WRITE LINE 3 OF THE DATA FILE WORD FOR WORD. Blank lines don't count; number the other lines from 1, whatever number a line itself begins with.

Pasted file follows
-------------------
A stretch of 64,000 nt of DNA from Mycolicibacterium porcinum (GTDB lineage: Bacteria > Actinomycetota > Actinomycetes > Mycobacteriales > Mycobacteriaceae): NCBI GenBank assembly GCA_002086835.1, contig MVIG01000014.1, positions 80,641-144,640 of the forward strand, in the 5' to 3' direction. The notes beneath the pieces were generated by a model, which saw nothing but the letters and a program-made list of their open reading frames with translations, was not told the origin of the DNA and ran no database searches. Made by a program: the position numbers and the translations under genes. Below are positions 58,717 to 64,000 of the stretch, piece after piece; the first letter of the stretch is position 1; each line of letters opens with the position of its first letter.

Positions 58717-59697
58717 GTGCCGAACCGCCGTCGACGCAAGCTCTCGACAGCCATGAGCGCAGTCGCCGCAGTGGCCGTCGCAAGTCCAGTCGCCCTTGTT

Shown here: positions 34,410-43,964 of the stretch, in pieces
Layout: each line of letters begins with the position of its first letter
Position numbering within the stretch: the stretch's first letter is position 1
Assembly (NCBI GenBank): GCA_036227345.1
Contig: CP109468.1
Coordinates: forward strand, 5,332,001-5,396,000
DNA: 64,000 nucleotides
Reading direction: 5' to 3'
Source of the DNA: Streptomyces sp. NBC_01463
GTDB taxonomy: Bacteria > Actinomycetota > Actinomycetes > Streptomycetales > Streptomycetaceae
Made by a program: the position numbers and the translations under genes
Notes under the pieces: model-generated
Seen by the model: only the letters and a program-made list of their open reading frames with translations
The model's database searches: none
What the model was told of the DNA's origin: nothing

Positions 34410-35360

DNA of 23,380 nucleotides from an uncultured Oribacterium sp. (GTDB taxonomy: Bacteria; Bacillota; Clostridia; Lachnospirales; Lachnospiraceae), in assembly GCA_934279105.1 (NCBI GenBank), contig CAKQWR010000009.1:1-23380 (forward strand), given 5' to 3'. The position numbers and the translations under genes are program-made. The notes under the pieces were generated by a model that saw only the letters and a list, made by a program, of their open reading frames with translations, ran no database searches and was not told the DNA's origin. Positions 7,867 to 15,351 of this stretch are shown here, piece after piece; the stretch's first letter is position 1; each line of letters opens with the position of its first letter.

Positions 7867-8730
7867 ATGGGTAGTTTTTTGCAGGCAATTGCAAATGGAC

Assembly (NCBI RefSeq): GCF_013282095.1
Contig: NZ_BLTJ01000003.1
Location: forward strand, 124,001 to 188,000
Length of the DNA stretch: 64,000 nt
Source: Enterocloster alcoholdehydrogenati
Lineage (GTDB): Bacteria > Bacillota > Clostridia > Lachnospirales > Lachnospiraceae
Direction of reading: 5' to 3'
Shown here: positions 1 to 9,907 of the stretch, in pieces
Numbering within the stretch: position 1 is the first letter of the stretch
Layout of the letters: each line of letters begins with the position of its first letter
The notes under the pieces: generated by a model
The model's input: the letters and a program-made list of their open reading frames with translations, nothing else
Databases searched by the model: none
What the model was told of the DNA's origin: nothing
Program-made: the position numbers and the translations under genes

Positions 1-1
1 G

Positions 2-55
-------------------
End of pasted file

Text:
58717 GTGCCGAACCGCCGTCGACGCAAGCTCTCGACAGCCATGAGCGCAGTCGCCGCAGTGGCCGTCGCAAGTCCAGTCGCCCTTGTT